Schiacciata is the Florentine version of focaccia, and comes in a host of neighborhood variations. Oven-hot and wrapped in paper, this lightly salted and crispy bread is redolent of olive oil. Sometimes it’s flavored with rosemary or other herbs. It quickly became my go-to snack in Florence. But there were other summer-time treats in store.
Budino de riso is a Florentine tradition, and according to my guidebook, the place to try it is Robiglio’s. The rice-based pastry is bright yellow and coated with powdered sugar—more purely sweet than flavorful—but a fine foil for cappuccino.
When it’s time for a real meal, forget fiorentino, the kilo of T-Bone that is Florence’s signature meal. I’m not much of a carnivore in any season, but especially in summer, other flavors beckon. Osteria de’ Benci is an easy stroll southwest of Santa Croce, with its efficient ticket office and vast interior (read: SC can handle the crowds). At de’ Benci, I enjoyed a one-dish luncheon of strawberry risotto. Crushed strawberries sweetened the rice and gave it a soft, rosy hue; parmesan and slivers of fresh basil contributed a bit of tang. Topped with slightly cool fresh berries, the risotto was unexpectedly refreshing.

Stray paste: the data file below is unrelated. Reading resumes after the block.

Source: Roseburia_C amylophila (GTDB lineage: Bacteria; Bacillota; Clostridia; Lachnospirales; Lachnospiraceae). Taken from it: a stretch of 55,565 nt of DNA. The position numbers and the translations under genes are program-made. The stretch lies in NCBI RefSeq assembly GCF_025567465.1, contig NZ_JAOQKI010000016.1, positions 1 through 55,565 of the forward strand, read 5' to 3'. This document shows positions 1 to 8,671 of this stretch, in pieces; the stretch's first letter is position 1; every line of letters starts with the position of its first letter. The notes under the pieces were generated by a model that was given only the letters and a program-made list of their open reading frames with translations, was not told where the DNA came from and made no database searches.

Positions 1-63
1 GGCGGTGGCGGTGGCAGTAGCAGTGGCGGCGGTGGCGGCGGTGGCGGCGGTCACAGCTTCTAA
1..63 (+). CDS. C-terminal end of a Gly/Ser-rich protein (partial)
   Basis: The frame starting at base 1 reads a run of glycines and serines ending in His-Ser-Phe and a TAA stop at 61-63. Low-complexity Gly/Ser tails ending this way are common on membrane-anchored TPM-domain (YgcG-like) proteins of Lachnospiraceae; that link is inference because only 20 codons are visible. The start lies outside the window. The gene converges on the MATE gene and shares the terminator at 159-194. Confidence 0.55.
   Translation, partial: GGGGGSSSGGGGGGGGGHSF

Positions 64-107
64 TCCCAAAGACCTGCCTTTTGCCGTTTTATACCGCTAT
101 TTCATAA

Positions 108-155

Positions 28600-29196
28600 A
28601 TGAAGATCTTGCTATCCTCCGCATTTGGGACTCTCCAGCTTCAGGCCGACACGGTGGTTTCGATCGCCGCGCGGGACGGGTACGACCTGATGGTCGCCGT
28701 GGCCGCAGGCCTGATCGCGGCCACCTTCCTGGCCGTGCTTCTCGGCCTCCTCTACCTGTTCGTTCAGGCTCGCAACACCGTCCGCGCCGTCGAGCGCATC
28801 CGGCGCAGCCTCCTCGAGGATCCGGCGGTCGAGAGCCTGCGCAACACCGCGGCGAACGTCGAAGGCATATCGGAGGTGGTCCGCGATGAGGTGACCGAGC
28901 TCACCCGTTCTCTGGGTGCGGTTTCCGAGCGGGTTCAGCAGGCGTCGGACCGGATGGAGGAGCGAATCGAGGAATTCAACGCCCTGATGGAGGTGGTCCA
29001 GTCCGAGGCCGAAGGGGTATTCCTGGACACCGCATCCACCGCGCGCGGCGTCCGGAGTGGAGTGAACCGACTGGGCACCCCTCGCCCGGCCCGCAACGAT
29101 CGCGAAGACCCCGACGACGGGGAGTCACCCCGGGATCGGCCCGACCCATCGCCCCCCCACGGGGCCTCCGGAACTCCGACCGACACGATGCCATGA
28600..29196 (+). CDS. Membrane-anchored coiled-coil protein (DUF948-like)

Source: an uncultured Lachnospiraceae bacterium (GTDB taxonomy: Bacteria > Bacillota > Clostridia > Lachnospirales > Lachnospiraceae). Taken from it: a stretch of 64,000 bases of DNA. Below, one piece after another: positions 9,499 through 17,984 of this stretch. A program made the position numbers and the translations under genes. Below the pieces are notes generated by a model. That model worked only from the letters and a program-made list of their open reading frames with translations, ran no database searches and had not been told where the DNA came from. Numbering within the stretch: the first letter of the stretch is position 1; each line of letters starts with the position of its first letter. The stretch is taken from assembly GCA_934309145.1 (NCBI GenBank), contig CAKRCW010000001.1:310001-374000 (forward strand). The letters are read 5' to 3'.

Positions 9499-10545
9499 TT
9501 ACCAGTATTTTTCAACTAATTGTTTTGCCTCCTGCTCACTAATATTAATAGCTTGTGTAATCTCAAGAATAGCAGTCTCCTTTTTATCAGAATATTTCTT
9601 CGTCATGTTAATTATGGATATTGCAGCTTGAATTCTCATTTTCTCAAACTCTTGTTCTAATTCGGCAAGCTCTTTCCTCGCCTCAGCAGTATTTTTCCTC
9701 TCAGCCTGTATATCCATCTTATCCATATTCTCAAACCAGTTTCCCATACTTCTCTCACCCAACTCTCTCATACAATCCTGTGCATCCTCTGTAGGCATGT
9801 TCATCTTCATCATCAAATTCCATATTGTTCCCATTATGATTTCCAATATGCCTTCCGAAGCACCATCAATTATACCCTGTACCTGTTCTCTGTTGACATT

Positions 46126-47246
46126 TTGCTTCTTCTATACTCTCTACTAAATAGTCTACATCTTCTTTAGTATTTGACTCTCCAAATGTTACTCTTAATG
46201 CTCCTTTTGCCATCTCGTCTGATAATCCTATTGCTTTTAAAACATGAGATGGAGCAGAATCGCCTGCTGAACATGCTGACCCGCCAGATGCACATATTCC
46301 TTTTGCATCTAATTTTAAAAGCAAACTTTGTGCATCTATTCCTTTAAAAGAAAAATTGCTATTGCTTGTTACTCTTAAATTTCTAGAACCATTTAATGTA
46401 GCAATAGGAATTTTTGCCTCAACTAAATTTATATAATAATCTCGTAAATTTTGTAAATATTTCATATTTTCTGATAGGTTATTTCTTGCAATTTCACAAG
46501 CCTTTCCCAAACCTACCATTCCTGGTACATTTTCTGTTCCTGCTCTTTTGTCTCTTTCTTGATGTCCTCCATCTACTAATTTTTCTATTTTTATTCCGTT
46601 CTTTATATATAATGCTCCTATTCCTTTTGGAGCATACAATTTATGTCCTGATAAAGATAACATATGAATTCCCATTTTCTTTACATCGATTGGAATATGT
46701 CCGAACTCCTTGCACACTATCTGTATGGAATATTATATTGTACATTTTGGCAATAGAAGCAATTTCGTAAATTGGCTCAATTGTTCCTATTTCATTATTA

Oltrarno, a working class neighborhood, is a world away from the boutiques and high fashion across the Arno. The windows of its musty shops display antique furnishings, paintings and decorative and church arts from times past. Streets are long and narrow, paved with bricks; Vespas whizz by, bearing their owners home from work.
At Borgo Antico, facing the church of Santo Spirito, long, narrow dark brown olives came with unsalted Tuscan brown bread, peasanty and sturdy. My main course was a filet of sea bass cooked in foil with cherry tomatoes, tiny shrimp and basil leaves. The fish was served atop an edible garnish of mallow flowers, with a side of perfectly roasted potatoes. Sunset happened as I strolled home across the Ponte alla Trinita. Can it get better than this?